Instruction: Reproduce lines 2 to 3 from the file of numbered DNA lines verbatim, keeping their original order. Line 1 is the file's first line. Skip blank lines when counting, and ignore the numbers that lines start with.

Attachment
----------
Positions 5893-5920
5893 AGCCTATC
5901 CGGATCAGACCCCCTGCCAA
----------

5893 AGCCTATC
5901 CGGATCAGACCCCCTGCCAA